I had the opportunity to visit a key supplier for our company this week along with a few other folks I work with. The intent of the meeting was to share our performance measurements with them in comparison with other unidentified suppliers. As a key supplier who we’ve been working with for over 20 years, the meeting was a positive one as they had high ratings and relatively few issues we had to discuss. Even though our relationship is a very strong one with good communication, we still found opportunity for improvement in how we share information between companies. Afterward, we toured their facility which had grown from a handful of part machining tools to well over 20 multi axis part fabrication machines. Their slow and steady growth is impressive and exemplary of a well-managed business. At the end of the tour the owner made a comment that struck a chord with the concept of the business of you. “Every time you change tools you induce risk.”
We were talking about a complex part that looked like a work of art with many hours of labor into it. When a part is machined there are set up changes and even tool changes. Every time you change, there is a risk of changing the location of the part which will cause the next tool to start in the wrong place. There are other risks as well. Essentially, when we change how we are doing something, errors can and often do creep in. As the ego-bound individuals we all are, we tend to think we know how to do our job or get things done. This illusion of competence carries over even when we make small adjustments to how we do things. Over time, small unrealized errors can build into problems we don’t realize are connected with the small changes we made over time. Our egos get in the way and we maintain that we are correct.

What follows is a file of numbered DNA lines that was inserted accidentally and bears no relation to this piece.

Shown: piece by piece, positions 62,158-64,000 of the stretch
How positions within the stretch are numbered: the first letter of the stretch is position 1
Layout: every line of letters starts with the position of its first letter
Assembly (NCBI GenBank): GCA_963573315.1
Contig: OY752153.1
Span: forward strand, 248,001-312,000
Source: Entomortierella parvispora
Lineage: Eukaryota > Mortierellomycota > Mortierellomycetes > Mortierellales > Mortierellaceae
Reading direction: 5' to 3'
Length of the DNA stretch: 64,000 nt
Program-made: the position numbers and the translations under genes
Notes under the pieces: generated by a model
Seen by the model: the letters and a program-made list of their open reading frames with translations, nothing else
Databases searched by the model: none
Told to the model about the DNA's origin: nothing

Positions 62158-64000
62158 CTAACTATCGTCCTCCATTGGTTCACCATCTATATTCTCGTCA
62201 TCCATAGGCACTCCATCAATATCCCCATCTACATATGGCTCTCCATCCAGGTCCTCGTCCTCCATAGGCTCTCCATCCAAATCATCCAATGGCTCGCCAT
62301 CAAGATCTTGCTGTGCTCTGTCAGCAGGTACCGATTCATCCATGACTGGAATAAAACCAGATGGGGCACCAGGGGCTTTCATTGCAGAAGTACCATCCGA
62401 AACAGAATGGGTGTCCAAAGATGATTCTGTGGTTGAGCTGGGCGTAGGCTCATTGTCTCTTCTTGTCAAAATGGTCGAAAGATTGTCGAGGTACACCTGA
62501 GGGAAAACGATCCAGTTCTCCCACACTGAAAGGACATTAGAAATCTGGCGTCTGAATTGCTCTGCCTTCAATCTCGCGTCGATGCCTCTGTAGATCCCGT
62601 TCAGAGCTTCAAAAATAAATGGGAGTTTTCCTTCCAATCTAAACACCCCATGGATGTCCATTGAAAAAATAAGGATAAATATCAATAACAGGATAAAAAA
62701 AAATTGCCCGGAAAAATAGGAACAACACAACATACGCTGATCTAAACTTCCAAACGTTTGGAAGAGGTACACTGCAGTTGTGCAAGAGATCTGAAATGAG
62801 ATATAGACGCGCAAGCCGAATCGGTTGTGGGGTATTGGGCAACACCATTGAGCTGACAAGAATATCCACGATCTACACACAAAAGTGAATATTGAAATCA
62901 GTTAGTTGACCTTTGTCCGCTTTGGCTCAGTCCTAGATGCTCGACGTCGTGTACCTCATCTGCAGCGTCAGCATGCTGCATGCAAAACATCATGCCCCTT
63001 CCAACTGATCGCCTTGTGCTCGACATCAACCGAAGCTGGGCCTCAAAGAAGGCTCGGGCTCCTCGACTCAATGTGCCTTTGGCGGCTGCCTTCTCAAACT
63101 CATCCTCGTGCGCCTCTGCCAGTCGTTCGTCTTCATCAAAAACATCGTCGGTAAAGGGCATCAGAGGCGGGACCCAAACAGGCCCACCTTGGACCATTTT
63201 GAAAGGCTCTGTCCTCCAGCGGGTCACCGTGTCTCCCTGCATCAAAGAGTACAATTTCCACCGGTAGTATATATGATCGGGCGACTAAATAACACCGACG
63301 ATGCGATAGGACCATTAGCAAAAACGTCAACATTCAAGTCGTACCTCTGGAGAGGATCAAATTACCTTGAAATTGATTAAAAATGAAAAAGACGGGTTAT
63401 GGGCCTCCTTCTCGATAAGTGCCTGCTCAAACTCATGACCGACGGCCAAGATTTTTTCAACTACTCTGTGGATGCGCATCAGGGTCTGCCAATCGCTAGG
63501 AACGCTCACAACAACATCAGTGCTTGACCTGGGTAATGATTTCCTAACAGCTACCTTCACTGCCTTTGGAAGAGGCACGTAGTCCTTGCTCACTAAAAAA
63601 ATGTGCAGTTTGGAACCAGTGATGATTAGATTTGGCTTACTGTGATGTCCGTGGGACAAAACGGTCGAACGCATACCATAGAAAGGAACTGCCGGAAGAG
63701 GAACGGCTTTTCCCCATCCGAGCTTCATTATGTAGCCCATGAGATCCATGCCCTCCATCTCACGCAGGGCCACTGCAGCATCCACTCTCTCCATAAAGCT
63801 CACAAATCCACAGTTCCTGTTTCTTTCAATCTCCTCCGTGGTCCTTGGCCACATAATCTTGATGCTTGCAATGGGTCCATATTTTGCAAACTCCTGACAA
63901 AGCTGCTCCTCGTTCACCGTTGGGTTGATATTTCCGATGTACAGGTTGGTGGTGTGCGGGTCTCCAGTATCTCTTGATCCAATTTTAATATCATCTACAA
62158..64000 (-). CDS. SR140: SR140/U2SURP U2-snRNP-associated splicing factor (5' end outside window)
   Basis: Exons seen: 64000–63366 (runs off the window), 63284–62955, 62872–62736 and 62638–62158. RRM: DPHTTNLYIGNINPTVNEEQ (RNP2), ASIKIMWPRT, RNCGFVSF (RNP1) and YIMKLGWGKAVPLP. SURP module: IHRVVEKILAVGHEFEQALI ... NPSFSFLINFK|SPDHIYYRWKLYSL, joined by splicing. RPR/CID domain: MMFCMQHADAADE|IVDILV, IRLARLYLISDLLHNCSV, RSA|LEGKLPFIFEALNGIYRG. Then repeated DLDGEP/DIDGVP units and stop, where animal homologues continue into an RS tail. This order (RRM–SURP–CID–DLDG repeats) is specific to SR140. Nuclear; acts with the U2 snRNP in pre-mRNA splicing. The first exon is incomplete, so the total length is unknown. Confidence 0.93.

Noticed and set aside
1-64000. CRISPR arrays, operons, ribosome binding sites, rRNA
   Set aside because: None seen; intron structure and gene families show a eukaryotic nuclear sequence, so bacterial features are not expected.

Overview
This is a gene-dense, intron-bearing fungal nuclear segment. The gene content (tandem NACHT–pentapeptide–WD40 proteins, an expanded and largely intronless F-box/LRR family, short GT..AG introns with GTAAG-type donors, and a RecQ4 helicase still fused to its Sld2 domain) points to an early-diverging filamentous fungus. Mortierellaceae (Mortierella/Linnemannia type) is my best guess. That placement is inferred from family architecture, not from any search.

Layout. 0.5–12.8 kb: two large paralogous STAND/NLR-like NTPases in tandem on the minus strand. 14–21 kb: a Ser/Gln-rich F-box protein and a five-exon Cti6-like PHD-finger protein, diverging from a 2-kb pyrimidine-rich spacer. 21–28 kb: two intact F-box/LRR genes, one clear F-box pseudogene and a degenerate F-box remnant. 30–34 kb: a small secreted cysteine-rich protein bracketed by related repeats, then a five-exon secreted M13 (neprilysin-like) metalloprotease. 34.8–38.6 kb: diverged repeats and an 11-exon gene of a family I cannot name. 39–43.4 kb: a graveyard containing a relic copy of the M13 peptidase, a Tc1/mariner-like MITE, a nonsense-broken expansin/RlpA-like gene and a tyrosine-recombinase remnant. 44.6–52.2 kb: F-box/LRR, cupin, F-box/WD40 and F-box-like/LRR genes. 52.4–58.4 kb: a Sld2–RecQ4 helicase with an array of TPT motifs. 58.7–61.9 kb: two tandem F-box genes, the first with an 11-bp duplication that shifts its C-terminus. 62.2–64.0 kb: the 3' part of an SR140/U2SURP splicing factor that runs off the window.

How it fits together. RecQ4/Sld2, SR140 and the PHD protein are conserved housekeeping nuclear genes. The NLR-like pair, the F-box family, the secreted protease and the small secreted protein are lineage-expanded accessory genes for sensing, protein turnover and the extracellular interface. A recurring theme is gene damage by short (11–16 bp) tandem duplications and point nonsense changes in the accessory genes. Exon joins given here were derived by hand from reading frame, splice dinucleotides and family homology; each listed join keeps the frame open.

Combatting the overwhelming hold our ego has on our spirit is not easy as it is the foundation of what we call “I”. Taking just a few moments to reflect on how we get things done and our interactions with our environment can reveal a great many things if we are willing and able to receive the feedback presented to us throughout the day. Quiet reflection is a great tool to better understand our emotional connections with our environment and how our hearts lead many of our interactions. When we receive feedback we are doing well which tend to inflate our egos it is important to remember there are still opportunities for improvement provided we have a focus on learning and bettering ourselves. When we are in a difficult discussion or argument with our spouse or someone at work, there are opportunities to work through the issue more effectively provided we can let go of our perspective and try to see the situation through the eyes of the other. The key is to give validity to other’s perspectives and take time to understand our interactions from different points of view. Each time we do this, our egos are reigned in little by little. Over time we can achieve a more balanced approach to our interactions being authentic and emotional while maintaining the focus and drive of our ego. To this end, the ego is a tool we can use effectively and efficiently just as our emotions, spirit and other aspects of who we are. It’s up to use the tools available to us to the extent they are useful.